abstractNote = {In-situ inventory of sulfurous products from the sulfur K-edge synchrotron X-radiolysis of L-cysteine, in solid-phase and anaerobic (pH 5) and air-saturated (pH 5, pH 7, and pH 9) solutions without and with 40% glycerol is reported. Sequential K-edge X-ray Absorption Spectroscopic (XAS) spectra were acquired. L-cysteine degraded systematically in the X-ray beam. Radiolytic products were inventoried by fits using the XAS spectra of sulfur model compounds. Solid L-cysteine declined to 92% fraction after a single K-edge XAS scan. After six scans 60 % remained, accompanied by 14 % cystine, 16 % thioether, 5.4 % of elemental sulfur, and smaller fractions of more highly oxidized products. In air-saturated pH 5 solution, 73 % of L-cysteine remained after ten scans, with 2 % cystine and 19 % elemental sulfur. Oxidation increased with 40% glycerol, yielding 67 %, 5 % and 23 % fractions, respectively, after ten-scans. Higher pH solutions exhibited less radiolytic chemistry. All the reactivity followed first-order kinetics. The anaerobic experiment displayed two reaction phases, with sharp changes in kinetics and radiolytic chemistry. Unexpectedly, the radiolytic oxidation of L-cysteine was increased in anaerobic solution. After ten-scans only 60% of the L-cysteine remained, along with 17 % cystine, 22 % elemental sulfur, and traces of more highly oxidized products. A new aerobic reaction cycle is hypothesized, wherein dissolved dioxygen captures radiolytic H• or e$-\atop{aq}$, enters HO2•/O2•-, reductively quenches cysteine thiyl radical, and cycles back to O2. This cycle is suggested to suppress the radiolytic production of cystine in aerobic solution.},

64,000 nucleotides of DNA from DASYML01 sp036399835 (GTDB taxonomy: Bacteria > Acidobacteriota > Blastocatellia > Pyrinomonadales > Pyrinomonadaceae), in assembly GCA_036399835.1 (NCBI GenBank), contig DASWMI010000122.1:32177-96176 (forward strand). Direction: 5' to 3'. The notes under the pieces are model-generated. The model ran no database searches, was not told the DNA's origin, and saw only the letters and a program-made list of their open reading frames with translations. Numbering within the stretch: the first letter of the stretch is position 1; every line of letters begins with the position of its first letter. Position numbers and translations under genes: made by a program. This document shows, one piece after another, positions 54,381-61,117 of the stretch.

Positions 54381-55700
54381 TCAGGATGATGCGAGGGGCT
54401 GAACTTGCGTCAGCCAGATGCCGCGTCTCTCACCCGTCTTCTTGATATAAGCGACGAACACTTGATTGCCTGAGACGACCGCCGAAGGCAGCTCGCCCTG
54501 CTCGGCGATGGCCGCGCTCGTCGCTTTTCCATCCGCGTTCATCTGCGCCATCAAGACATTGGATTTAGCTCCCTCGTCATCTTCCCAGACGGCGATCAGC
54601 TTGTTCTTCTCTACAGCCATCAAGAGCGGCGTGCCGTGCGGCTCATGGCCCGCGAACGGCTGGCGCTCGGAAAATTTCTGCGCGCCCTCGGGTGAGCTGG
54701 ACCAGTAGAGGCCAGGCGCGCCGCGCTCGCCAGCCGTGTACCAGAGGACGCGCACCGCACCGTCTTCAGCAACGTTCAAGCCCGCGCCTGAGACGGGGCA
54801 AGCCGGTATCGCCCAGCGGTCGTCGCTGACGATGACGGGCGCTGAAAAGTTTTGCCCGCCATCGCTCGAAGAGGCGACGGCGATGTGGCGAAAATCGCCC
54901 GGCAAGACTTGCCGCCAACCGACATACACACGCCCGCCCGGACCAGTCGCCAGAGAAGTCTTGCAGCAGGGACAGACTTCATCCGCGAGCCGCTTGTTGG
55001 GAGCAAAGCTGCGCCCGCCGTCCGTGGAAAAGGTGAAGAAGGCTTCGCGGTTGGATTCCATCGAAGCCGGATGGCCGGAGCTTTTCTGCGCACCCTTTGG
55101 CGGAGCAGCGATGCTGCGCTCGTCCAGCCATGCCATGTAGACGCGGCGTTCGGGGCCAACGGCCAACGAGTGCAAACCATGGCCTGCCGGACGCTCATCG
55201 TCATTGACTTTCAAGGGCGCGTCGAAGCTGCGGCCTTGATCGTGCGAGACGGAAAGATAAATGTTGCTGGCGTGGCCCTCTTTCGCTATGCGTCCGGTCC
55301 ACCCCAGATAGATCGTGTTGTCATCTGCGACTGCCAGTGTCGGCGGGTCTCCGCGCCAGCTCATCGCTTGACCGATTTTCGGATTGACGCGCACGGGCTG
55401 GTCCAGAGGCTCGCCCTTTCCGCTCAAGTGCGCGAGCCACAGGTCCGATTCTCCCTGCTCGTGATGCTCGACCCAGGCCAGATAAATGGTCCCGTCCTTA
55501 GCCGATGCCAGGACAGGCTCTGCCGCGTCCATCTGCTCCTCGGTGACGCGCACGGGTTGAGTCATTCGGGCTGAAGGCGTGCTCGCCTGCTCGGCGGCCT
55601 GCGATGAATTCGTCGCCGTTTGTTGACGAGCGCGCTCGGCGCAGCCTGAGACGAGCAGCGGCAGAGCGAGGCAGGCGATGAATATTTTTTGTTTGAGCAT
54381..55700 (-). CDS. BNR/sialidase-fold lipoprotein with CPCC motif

doi = {10.1063/1.5079419},
journal = {Journal of Chemical Physics},
issn = {0021-9606},
number = 10,
volume = 150,
place = {United States},
year = {2019},
month = {3}
}

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Works referenced in this record:

X-Ray Interactions: Photoabsorption, Scattering, Transmission, and Reflection at E = 50-30,000 eV, Z = 1-92
journal, July 1993

  • Henke, B. L.; Gullikson, E. M.; Davis, J. C.
  • Atomic Data and Nuclear Data Tables, Vol. 54, Issue 2, p. 181-342
  • DOI: 10.1006/adnd.1993.1013